Skip to content
Sign up to our: Newsletter | Newsfeeds

£300m boost for the Welsh NHS in Budget

This press release was published under the 2011 - 2016 Welsh government

An investment of nearly £300m for the Welsh NHS is at the heart of the Welsh Government’s 2016-17 Draft Budget published today.
Tuesday 08 December 2015

The ‘Fairer, Better Wales – Investing for the future’ Draft Budget aims to protect the public services that matter most to the people of Wales.  
Despite a challenging settlement which has seen the Welsh Budget cut by 8% in real terms over five years, and 4.5% revenue cuts to come - a wide range of services will be protected by the Welsh Government including health, social services, schools and Further Education for the financial year ahead.

We are continuing to adopt a wider approach to health spend in Wales as reflected in the spending plans, helping to protect our health and social care system in the round.  Of the additional £293.5m for health, we are allocating:

  • £200m to support NHS services – hospitals, community and primary care;
  • An extra £30m for older people and mental health services;
  • An additional capital boost of £33.5m for new infrastructure in 2016/17, new equipment and the maintenance of the NHS estate, over and above the £220m Health and Social Services Capital Programme;
  • Protection of our funding in Public Health services; and
  • An increase in the Intermediate Care Fund from £20m to £50m, which enables the NHS and Social Services to work together to support older and vulnerable people by helping them to maintain their independence in their own home, prevent hospital admission and facilitate early discharge from hospital.

This investment means spending per head on health in Wales is on track to remain higher than in England for 2016-17.  This will be boosted by an additional £21m for social services, through the local government Revenue Support Grant (RSG).

Schools funding will continue to grow by 1% more than changes to the Welsh Budget overall - almost £40m extra for next year to continue the new momentum in Welsh education. Nearly £35m of this will support frontline schools spending through councils.

The investment in schools and social services through the RSG gives an important boost to local government in these tough times and ensures that once again local authorities in Wales receive a more favourable settlement than their counterparts in England.

The Further Education budget is protected from cuts, with a further £5m to create an additional 2,500 apprenticeships.  An extra £10 million will ensure that no Welsh student has to pay more for their degree than if they had been students in 2010-11.

Universal benefits which people value dearly, including free breakfasts, free school milk, free swimming, free prescriptions and concessionary fares are all safeguarded next year.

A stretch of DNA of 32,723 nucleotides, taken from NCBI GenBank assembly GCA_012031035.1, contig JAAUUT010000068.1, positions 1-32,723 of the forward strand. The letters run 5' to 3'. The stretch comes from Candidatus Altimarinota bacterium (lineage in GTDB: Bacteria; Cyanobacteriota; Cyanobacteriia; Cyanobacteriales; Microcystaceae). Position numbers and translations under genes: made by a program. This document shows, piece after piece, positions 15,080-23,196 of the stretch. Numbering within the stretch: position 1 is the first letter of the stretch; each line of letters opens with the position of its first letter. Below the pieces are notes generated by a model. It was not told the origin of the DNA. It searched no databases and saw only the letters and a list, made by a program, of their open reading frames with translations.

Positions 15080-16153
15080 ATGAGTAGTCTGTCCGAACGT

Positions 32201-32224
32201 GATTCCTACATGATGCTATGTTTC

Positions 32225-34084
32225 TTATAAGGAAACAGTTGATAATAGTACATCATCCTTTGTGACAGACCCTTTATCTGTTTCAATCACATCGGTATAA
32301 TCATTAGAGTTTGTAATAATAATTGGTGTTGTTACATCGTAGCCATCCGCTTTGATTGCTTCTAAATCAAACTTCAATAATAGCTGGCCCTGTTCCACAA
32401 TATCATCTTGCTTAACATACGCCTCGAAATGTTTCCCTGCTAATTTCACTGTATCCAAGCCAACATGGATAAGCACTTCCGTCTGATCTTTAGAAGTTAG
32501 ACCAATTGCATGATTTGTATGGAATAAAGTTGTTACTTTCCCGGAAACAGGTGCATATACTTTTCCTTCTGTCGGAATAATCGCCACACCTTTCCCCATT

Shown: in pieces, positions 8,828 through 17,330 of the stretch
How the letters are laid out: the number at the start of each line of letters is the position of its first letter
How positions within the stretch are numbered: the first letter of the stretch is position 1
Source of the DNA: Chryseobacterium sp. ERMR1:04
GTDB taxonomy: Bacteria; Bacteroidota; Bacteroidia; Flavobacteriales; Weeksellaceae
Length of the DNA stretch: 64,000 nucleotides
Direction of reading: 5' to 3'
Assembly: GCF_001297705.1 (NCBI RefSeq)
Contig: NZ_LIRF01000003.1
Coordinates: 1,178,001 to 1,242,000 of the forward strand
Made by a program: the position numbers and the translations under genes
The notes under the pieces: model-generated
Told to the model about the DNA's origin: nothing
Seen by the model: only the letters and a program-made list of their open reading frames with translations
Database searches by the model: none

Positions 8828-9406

With the additional capital funding for health, the Draft Budget sets out plans for allocating over £230m new capital investment to support economic and social  infrastructure across Wales.  £166.5m of the new capital investment will be allocated to projects to drive sustained economic growth, support housing, the environment and to create jobs, including transport schemes and flood defences.  

Finance Minister Jane Hutt said:  

“This is a budget which will secure a Fairer, Better Wales – it is about investing for the future.  

“It has been another challenging settlement which has been set against the backdrop of successive real terms cuts to our Budget over the last five years.   It has meant us taking difficult decisions but we have done all we can within these financial constraints to protect the services that matter most to the people of Wales.

“We have continued our record investment in health with more than a quarter of a billion pounds going to the Welsh NHS in 2016-17 – demonstrating our wider approach to the health and social care and the value of preventative spend.  Crucially our plans mean that spending per head on health looks set to remain above the levels in England and spending on public health is protected.

“We have been able to provide protection for a wider range of services than in England – on hospitals and primary care, social services, school funding, apprenticeships and Further Education.  However, we do not underestimate the impact this will have in other areas.

“Our wider approach to public service delivery in Wales, a focus on prevention and planning for the longer term have been central in shaping our approach to this Draft Budget.  It is a Budget which reflect our priorities for Wales and its future.”



About social bookmarking



Finance 08 December 2015 Budget Mid Wales North Wales South East Wales South West Wales

News by date

January 2019
<< Dec    
  1 2 3 4 5 6
7 8 9 10 11 12 13
14 15 16 17 18 19 20
21 22 23 24 25 26 27
28 29 30 31      
Follow us on